Embedded products are becoming ubiquitous in our world. Furthermore, they are being connected to the Internet in increasing numbers. This connectivity provides greater functionality that people want, but connectivity also leaves these same devices vulnerable to cyberattack.
Many, if not most, embedded devices connected to a network are not protected by any cybersecurity system, as is the case within an enterprise or other managed network. So, these devices must fend for themselves when it comes to cyberdefense. Even if they are within the management domain of a cybersecurity system, they still do not get the level and kind of cyberprotection that the need.
The prominent mechanism of cyberdefense in use today is based on the concept of “detect and restore”, where cybersecurity monitoring systems constantly look for adverse cyberevents on a network. Then, when a cyberattack is detected, the affected device is quarantined, the attack stopped, and the device restored to some kind of “good state”. This method was developed in the enterprise world of desktops and servers, where that kind of interruption is annoying, but somewhat tolerable. These methods are now being applied, in the same manner, to embedded systems.
In the embedded world, systems require a higher level of robustness than enterprise systems, where embedded systems must continue to operate correctly in the face of adverse conditions. Often, embedded devices are used in mission critical systems such as industrial controls, medical device, or aerospace applications. These systems can’t tolerate being compromised by a cyberattack that could lead to aberrant behavior, let alone being taken offline for restoration after such an attack.
Embedded systems usually don’t exist solely as computing systems that only process data as do enterprise systems. Instead, embedded systems usually control some physical system that produces real-world, physical effects. For instance, an infusion pump used to administer medication, needs to reliably apply the correct amount of medication at the correct rate. An error in the functioning of such a device could be fatal to the patient to which it is attached. In cases like this the traditional enterprise cybersecurity method of “detect and respond” simply does not work. In this example, the infusion pump controller could be remediated to a “good state” after a cyberattack, but what about the patient who died as a result of that attack?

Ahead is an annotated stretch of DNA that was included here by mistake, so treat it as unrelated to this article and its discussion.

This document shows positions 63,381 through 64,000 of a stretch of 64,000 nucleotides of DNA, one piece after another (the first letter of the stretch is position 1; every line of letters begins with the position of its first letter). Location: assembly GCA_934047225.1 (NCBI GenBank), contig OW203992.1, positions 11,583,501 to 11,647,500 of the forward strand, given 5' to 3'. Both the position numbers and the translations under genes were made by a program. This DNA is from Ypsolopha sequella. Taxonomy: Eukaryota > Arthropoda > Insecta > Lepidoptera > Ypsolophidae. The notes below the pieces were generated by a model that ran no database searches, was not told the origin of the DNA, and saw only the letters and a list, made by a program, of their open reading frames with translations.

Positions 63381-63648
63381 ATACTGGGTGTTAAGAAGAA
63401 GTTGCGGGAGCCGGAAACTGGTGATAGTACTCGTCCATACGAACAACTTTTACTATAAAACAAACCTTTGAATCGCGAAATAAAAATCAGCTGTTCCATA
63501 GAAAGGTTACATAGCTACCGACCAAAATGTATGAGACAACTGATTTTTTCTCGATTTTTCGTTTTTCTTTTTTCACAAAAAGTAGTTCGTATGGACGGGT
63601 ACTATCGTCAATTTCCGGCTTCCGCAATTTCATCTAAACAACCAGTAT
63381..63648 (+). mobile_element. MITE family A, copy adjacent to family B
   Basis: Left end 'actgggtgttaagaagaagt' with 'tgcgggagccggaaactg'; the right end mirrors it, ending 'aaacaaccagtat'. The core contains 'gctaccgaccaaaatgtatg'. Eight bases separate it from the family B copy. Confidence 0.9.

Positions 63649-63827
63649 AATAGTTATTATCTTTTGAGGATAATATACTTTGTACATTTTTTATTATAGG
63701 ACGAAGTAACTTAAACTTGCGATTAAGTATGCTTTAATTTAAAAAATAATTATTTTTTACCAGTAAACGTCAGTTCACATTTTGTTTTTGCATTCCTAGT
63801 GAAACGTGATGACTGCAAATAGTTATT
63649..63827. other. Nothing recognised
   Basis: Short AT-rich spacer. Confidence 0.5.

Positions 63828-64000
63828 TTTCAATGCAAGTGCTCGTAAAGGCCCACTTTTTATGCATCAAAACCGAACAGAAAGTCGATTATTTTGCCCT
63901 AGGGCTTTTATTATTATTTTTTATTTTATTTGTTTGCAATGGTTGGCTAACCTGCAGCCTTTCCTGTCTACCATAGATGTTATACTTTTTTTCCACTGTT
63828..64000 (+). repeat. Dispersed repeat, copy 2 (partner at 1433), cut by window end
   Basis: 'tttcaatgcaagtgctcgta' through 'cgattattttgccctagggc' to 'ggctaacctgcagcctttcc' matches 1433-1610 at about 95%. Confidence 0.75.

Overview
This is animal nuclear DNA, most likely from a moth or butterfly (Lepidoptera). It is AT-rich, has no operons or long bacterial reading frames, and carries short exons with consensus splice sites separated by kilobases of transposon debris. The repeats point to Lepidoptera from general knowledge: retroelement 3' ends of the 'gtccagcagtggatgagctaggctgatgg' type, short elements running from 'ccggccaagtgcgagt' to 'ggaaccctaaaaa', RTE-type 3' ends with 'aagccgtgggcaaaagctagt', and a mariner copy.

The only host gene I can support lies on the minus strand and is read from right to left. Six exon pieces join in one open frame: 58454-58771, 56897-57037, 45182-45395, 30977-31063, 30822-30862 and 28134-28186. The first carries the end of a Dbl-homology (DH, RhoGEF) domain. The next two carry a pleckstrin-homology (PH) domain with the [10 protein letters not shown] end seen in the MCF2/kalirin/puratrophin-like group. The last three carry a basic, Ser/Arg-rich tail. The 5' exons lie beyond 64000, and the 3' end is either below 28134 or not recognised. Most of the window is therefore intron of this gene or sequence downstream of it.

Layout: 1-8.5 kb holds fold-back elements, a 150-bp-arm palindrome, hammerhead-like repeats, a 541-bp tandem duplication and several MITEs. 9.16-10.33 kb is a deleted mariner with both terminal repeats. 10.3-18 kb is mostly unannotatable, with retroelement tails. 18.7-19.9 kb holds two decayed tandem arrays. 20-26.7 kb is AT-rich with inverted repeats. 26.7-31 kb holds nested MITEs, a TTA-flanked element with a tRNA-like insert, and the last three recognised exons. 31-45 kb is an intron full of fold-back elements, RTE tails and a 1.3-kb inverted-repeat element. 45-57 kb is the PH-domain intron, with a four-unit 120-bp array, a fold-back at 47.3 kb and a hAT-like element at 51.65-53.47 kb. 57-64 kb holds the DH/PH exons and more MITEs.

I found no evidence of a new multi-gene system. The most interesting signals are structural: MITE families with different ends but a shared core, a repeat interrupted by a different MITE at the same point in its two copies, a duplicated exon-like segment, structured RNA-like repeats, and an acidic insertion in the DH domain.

The embedded system doesn’t just need monitoring for cyberattacks, it needs to be immune to cyberattack, so it can continue to perform its job uninterrupted. The embedded system developer must therefore include effective cyberdefense mechanism in their products when they are designed. Embedded systems need to be hardened to make them immune to cyberattack. That is, they must robustly, and reliably, continue to operate as planned in spite of a cyberattack directed at the system.
Most cybersecurity professionals will tell you this is not possible. Indeed, they will scoff that any such efforts are a waste of time. But they do so because of the context of their training and experience, which is in the enterprise rather than in the embedded world. Enterprise systems are fundamentally different from embedded systems, as they are typically built on general purpose machines and support a wide variety of functionality. These systems must support a wide variety of applications, data formats, and protocols do to the changing use of these systems that might see email one time, web traffic another time, and billing system data at yet a later time. This very openness and flexibility is also the source of their vulnerability to cyberattack. Embedded systems, on the other hand, are highly specialized having behavior, data types, and protocols that are highly constrained. These embedded system properties form the basis of the security of these systems.
Techniques to harden embedded systems include: constraining interfaces by limiting protocols, data types, and message rates. These also include using protected memory and read only memory for code and fixed values that can’t be changed after installation. The application of mission critical development methods also will reduce the number of allowed paths through the system and the number of defects, the latter to almost nil.
Cognoscenti Systems has embraced these cybersecurity principles for securing embedded systems in the development of its premier product, ControlMQ, which provides comprehensive communications security for controls applications that is unmatched in the field. Now embedded developers can build secure systems without needed detailed cybersecurity training or wrapping these systems with complex, expensive, labor intensive, and poorly matched enterprise cybersecurity systems.